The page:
Polyploidisation, whole genome duplication, is a major evolutionary force that shapes the diversity of angiosperms, ferns, fish, reptiles, arthropods and amphibians lineages. Polyploids have two major classifications, allopolyploids (a hybrid of two or more distinguished genomes) and autopolyploids (resulted from multiple duplication of a single genome). Although polyploidisation is very common in nature, its effect at the population level has been poorly studied due to complexities related to the inheritance and evolution of polyploids.

In practice, the similarity among allopolyploid ancestral diploid genomes and the presence of more than two copies of each chromosome in autopolyploids make it, in most cases, impossible to infer polyploid population genetics characteristics using diploid statistical methods creating a need to develop new models especially for polyploids. Polyploidisation complexities can even influence genomic and functional genomic analyses such as single nucleotide polymorphism (SNP) genotyping, next generation sequencing (NGS) and genome editing.

This Research Topic provides a platform for scientists to share their opinions and shape the future of polyploid population genetic studies and applications. The broad aim is to throw a light on the theoretical evolutionary and population genetics of polyploids and how to exploit such information for different applications. We welcome submissions of any type in areas related but not limited to:
1- Adapting diploid population genetics models to polyploids
2- Theoretical mathematical models for polyploid population genetics and evolution
3- Polyploid forward-in-time and coalescent simulation models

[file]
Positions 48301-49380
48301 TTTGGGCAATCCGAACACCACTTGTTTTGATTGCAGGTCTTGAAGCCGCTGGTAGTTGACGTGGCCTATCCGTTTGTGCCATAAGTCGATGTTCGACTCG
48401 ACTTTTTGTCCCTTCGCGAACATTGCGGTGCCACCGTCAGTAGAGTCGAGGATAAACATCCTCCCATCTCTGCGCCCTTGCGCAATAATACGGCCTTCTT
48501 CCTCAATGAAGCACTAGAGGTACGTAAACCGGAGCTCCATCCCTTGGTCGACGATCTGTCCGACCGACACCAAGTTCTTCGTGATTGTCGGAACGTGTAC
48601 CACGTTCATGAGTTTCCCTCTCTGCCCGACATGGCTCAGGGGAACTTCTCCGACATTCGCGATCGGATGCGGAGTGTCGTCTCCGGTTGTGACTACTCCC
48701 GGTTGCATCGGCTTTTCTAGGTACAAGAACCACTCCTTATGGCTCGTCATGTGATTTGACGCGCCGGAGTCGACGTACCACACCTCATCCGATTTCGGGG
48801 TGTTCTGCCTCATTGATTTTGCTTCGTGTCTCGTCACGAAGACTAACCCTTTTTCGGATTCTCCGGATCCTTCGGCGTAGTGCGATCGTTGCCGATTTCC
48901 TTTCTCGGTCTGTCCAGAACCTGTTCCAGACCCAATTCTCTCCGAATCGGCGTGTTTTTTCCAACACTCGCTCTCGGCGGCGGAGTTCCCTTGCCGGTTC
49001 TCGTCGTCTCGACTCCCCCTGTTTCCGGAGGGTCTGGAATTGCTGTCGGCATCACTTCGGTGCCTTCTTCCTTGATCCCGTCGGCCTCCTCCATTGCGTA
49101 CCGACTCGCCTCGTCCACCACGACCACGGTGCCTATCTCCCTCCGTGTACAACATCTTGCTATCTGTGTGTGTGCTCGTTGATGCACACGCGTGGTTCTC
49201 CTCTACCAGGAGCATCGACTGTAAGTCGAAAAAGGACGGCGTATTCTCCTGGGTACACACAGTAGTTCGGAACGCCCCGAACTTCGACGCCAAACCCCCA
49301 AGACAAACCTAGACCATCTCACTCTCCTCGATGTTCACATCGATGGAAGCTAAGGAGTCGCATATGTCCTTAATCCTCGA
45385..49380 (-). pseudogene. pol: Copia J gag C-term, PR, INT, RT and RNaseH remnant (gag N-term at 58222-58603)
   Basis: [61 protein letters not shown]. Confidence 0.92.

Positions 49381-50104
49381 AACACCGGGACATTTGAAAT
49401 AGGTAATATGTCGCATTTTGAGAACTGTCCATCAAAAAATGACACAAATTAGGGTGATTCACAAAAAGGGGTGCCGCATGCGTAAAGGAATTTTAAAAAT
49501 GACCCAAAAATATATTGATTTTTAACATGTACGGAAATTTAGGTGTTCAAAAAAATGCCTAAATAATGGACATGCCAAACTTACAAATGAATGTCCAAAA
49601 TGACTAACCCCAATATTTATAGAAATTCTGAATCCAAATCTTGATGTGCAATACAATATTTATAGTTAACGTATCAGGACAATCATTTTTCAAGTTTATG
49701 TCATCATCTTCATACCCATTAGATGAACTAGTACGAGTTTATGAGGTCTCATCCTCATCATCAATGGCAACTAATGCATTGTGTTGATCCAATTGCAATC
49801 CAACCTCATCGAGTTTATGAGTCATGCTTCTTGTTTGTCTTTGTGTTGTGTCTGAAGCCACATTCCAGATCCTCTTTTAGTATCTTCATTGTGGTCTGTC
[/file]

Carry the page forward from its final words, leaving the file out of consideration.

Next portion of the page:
4- Polyploid conservation and quantitative genetics
5- The effect of polyploid characters on the population level
6- Multiple origin, subdivision, gene flow and selection in polyploid populations
7- Polyploid genomic and functional genomic analytical tools
8- Opinions on the future of polyploid research


Keywords: Allopolyploids, Autopolyploids, Polyploidisation, Mathematical Biology, Simulation


Important Note: All contributions to this Research Topic must be within the scope of the section and journal to which they are submitted, as defined in their mission statements. Frontiers reserves the right to guide an out-of-scope manuscript to a more suitable section or journal at any stage of peer review.

About Frontiers Research Topics

With their unique mixes of varied contributions from Original Research to Review Articles, Research Topics unify the most influential researchers, the latest key findings and historical advances in a hot research area! Find out more on how to host your own Frontiers Research Topic or contribute to one as an author.

Topic Editors

Loading..

Submission Deadlines

01 February 2018 Manuscript

Participating Journals

Manuscripts can be submitted to this Research Topic via the following journals:

Loading..

Topic Editors

Loading..

Submission Deadlines

01 February 2018 Manuscript

Participating Journals

Manuscripts can be submitted to this Research Topic via the following journals:

Loading..
Loading..

total views article views article downloads topic views

}
 
Top countries
Top referring sites
Loading..

Comments

Loading..

Add a comment

Add comment
Back to top